Perceptions of the Nature of Happiness: Cultural, but Related to the Dynamics of the Human Mind and the Gratification of General Needs: Review of Laura Hyman: Happiness; Understanding Narratives and Discourses, Palgrave Macmillan, 2014, ISBN: 978-1-137-32152-7
(2016) Journal of Happiness Studies, pp. 1-7. Article in Press.
In her book ‘Happiness’ Laura Hyman identifies some discourses, as defined by Foucault, about happiness among 19 middle-class respondents in the UK. A discourse is a way of thinking and communicating about some issue, and comparable to a ‘perception’ or a’ view’. The dominant ‘Therapeutic Discourse’, is based on the view that happiness is an individual and normative challenge; it is to be worked on by selfcare and self-knowledge. A somewhat contradictory discourse puts more priority on social relations, as a condition for happiness. Hyman explains the co-existence of these discourses as a consequence of individualization. Individualization puts more priority on individual responsibility, but can easily lead to a neglect of social relations. It is difficult to assess the universality of these discourses, because the sample of respondents is very homogeneous. If individualization is an important factor we might expect different discourses in more collectivistic cultures. There are, however, theoretical reasons to believe that these discourses are rather universal. We may expect that the gratification of general needs is important. If certain needs are not gratified they will get more attention, and more priority, in a discourse about happiness. The ‘Therapeutic Discourse’, more in particular, is apparently a logical consequence of the dynamics of the human mind. The characteristics of the human consciousness clearly support this discourse. We need more empirical research, about discourses in different cultures, to find out for sure! © 2016 The Author(s)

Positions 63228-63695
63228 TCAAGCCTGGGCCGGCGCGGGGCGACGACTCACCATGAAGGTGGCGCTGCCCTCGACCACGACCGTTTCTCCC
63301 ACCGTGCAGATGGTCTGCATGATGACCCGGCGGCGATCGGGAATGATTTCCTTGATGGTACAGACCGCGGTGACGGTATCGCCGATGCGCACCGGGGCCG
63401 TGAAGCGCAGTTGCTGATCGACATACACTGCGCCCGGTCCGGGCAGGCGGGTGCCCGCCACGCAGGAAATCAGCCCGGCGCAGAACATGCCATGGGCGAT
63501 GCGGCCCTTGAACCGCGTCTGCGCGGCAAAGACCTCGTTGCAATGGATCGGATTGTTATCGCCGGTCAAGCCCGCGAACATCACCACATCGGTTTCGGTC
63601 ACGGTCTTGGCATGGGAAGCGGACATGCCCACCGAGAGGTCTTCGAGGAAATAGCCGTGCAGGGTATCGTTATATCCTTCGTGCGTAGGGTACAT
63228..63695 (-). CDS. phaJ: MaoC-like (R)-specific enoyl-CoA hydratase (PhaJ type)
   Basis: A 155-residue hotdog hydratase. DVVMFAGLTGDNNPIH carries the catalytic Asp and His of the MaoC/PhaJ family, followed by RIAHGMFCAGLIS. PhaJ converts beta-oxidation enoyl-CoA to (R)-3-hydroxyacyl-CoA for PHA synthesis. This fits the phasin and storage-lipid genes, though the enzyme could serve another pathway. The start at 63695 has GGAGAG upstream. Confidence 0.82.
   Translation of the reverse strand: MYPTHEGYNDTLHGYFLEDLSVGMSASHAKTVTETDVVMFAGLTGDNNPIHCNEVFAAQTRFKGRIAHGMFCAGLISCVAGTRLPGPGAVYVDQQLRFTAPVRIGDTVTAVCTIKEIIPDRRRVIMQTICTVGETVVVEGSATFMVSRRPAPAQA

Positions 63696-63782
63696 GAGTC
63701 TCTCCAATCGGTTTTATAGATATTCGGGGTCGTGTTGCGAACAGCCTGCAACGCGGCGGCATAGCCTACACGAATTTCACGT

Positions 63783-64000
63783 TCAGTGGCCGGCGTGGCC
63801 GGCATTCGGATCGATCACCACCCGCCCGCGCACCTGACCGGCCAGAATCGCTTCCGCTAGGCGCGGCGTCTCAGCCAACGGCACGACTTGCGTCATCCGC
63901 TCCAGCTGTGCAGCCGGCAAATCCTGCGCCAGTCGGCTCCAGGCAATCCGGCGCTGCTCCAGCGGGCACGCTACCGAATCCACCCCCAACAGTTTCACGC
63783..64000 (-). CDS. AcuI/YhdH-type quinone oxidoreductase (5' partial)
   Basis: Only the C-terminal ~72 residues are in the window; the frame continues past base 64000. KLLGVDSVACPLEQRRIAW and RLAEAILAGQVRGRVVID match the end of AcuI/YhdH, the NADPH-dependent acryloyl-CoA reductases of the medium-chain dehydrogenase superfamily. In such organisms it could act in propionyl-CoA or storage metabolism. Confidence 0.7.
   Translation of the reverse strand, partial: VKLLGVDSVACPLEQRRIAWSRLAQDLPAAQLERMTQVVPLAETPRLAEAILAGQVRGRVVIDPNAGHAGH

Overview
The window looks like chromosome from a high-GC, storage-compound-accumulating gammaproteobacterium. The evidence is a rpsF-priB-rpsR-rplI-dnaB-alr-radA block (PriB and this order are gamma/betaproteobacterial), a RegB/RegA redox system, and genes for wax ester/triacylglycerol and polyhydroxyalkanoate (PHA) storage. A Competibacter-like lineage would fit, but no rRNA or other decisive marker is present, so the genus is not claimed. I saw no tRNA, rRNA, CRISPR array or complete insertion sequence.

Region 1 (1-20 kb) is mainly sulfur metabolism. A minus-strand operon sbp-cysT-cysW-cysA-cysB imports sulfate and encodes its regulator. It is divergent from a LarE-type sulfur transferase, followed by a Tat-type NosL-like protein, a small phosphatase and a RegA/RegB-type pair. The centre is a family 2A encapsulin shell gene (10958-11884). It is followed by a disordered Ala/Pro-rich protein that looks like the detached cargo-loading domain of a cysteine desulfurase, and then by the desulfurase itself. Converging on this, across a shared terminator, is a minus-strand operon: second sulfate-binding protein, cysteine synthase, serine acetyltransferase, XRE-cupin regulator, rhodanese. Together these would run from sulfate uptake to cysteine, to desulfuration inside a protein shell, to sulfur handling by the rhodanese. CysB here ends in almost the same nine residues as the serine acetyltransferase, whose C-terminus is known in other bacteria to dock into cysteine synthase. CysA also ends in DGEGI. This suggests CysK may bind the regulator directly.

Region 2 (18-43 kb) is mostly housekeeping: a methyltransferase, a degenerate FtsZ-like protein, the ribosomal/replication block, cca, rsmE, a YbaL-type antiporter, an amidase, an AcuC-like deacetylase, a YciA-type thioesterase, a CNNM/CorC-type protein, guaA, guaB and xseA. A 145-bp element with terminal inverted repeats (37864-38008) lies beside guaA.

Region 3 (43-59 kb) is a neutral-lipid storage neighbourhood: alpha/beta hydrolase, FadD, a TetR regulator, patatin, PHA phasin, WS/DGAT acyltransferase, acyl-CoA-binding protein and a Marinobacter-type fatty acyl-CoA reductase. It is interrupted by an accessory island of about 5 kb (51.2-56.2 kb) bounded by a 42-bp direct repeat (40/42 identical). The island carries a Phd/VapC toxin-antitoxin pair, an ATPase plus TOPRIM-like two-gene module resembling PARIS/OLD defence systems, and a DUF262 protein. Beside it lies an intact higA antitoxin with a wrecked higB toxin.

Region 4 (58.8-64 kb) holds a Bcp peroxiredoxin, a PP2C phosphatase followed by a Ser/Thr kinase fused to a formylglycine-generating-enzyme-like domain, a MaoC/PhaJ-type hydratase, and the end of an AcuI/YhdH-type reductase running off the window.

Capitalism; Discourse; Enlightenment; Gratification of needs; Happiness; Hedonic level of affect; Human needs; Individualization; Life-satisfaction
clinical article, consciousness, empirical research, happiness, human, human tissue, individualization, narrative, neglect, perception, responsibility, social interaction, theoretical model